Have a cancer story you’d like to share? | PostIndependent.com

Have a cancer story you’d like to share?

Drew Munro
From the Editor
Drew Munro
Byron Hetzler | Sky-Hi Daily News

Several years ago, I participated in my first Relay For Life, the American Cancer Society’s nationwide fundraiser to battle the dreaded disease.

My participation was not merely a community-minded undertaking; it was personal. My father had recently been diagnosed with lung cancer. The thought of it fueled me for lap after lap through the night on that cold high school track, and the hopes and wishes scribbled on the luminaria lining the infield touched me more personally than I could have imagined.

A serious operation and several years later, I’m happy to report that my father is still kicking and as ornery as ever. And since then, several people near and dear to me have been diagnosed and are in remission, including from some forms of cancer that, judging by what I am able to learn online, were as recently as last year considered virtual death sentences.

My experience is far from unique. Most of our lives have in some manner been touched by cancer. We all know someone who has been afflicted or know someone who knows someone. It’s just a matter of degrees, and usually not six degrees at that.

Fortunately, more and more of us are, like me, still blessed by the presence of the survivors in our lives. But, unfortunately, not all of us.

In any event, most of us have a story to tell. Next month, the Glenwood Springs Post Independent will be producing its second edition of Cherish, a publication dedicated to honoring those whose lives have been touched by cancer. Last year, dozens of cancer survivors, fighters and families shared their cancer stories with readers. We’re hoping to be able to include more of those inspiring and touching journeys in this year’s edition.

Please email your stories to community@postindependent.com with “cancer stories” in the subject line and we’ll do our best to include your story in this year’s edition of Cherish. The deadline for stories is Wednesday, Sept. 4.

Photographs are a welcome addition to all stories and can be included in the email. The photo files should be the original size for best reproduction results.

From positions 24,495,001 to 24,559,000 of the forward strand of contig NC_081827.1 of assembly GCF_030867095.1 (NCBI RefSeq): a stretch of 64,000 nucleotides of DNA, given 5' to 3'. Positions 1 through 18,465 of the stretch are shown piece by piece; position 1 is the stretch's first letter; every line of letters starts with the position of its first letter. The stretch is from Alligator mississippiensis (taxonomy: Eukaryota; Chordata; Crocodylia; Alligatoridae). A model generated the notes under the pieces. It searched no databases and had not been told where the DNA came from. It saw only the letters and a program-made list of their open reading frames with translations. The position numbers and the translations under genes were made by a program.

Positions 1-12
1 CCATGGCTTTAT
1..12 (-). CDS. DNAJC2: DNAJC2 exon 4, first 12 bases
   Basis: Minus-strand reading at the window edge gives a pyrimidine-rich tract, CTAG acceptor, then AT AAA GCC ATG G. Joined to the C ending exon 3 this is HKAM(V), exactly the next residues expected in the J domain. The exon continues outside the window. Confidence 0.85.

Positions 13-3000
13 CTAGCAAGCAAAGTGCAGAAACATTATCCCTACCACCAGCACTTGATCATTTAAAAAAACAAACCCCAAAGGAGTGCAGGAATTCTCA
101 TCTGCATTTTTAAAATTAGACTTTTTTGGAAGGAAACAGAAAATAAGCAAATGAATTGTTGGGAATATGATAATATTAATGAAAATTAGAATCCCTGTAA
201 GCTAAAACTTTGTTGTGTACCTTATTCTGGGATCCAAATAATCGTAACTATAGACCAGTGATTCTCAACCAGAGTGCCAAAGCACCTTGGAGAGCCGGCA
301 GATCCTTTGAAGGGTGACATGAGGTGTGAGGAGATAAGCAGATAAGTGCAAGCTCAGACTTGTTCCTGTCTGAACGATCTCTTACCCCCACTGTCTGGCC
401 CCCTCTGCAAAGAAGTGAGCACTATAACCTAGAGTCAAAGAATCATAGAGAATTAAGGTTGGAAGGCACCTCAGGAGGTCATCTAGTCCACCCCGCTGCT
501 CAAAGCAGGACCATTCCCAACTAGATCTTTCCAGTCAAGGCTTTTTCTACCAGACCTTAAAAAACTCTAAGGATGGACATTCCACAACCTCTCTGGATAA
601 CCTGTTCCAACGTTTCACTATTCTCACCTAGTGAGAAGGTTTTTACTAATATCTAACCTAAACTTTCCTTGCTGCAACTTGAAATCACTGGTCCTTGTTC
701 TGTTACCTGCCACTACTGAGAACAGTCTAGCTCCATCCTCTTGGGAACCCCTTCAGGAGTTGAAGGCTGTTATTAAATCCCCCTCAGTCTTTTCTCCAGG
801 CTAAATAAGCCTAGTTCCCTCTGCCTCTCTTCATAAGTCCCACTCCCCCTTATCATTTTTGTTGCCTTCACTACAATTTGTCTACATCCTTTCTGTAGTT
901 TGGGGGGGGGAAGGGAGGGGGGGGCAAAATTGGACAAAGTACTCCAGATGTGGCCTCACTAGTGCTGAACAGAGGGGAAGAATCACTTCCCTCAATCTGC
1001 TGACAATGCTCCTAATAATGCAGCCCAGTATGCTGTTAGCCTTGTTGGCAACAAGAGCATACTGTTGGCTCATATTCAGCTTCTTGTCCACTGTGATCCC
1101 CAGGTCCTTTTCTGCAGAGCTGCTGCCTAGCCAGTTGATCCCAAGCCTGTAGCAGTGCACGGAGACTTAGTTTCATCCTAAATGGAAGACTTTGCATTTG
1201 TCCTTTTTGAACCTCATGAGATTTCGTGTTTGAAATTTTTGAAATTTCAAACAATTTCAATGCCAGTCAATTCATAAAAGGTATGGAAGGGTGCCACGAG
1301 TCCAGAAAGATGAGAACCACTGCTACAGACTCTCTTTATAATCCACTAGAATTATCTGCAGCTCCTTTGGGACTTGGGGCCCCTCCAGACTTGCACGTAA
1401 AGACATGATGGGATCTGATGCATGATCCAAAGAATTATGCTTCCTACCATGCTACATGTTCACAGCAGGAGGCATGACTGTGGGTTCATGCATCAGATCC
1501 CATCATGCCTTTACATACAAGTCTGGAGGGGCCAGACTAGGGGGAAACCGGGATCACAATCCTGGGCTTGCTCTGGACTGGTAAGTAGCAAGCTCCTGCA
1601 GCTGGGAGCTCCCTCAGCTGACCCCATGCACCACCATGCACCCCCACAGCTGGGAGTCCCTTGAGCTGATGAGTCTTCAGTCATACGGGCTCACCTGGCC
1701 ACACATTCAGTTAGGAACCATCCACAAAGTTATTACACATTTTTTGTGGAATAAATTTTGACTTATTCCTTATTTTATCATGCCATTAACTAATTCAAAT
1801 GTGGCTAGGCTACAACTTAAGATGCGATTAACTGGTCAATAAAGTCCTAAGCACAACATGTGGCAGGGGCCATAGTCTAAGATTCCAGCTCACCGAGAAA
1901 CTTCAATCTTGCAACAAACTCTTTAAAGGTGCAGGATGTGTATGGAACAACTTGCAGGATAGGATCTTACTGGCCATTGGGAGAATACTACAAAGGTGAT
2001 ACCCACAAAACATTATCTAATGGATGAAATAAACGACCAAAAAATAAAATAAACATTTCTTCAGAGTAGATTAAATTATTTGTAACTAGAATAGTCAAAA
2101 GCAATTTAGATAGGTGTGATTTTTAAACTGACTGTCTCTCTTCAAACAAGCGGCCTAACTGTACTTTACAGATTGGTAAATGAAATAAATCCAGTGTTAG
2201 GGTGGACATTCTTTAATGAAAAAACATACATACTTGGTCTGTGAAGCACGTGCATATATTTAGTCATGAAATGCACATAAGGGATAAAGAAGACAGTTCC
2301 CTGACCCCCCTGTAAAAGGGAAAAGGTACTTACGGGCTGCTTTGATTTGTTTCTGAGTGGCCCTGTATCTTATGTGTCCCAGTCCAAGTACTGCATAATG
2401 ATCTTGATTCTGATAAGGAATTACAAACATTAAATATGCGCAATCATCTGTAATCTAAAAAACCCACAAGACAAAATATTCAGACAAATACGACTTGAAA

Information about the people who helped during your cancer journey is helpful as well; that is, the names and connections of the “support team” that helped along the way.

We look forward to sharing your stories.

The reluctant retailer

On a completely different note, I once lived in a small town where the local hardware store was operated by a woman I’ll call Betty. Betty was kind and likable, and she and her husband were civic-minded to boot.

But Betty had a peculiar aversion to selling certain things in her store, those being the last one of any particular item. I once went into her store and found the exact self-adhesive cork tiles I was seeking. The two packages on the shelf also happened to be the precise number necessary to complete my project.

All of which in a small town on a Sunday qualifies as a lucky day. Except it was Betty.

“I can’t sell you both of those,” she said, giving me an earnest look of concern.

“Huh? Why not?” I responded, a bit dumbstruck.

“Because then I won’t have any more to sell to the next person.”

The term “restocking” came to mind, and it occurred to me that the “next person” wouldn’t be able to buy the item either unless the term restocking occurred to Betty. But, having been forewarned about this intractable idiosyncrasy, I didn’t push it.

However, I was less than pleased and left her store with one package of cork tiles and the certain knowledge that my project’s completion would have to await another day. And Betty had alienated an otherwise loyal customer.

I remembered this story the other day when a Marine of 17 years who was passing through Glenwood Springs called me. He had been re-stationed from New York to California and was shepherding his family caravan through the area. As it happened, a large chest freezer packed with precious wild game meat was part of his cargo, and he required a resupply of dry ice.

He recounted how he went into a local store to obtain some and they refused to sell it to him, pretty much on the same grounds as those offered by Betty. Thus perturbed, he headed west instead of eating or staying in Glenwood and found a competing retailer in Rifle where the salesperson, upon hearing his story about the reluctant Glenwood retailer, enjoyed a good laugh and gave him the dry ice he needed for free.

Suffice it to say, the Marine now has divergent first impressions of the two Garfield County towns — all because of how he was treated by two people.

Sometimes we really are emissaries, like it or not, and should act accordingly.

Semper Fi.


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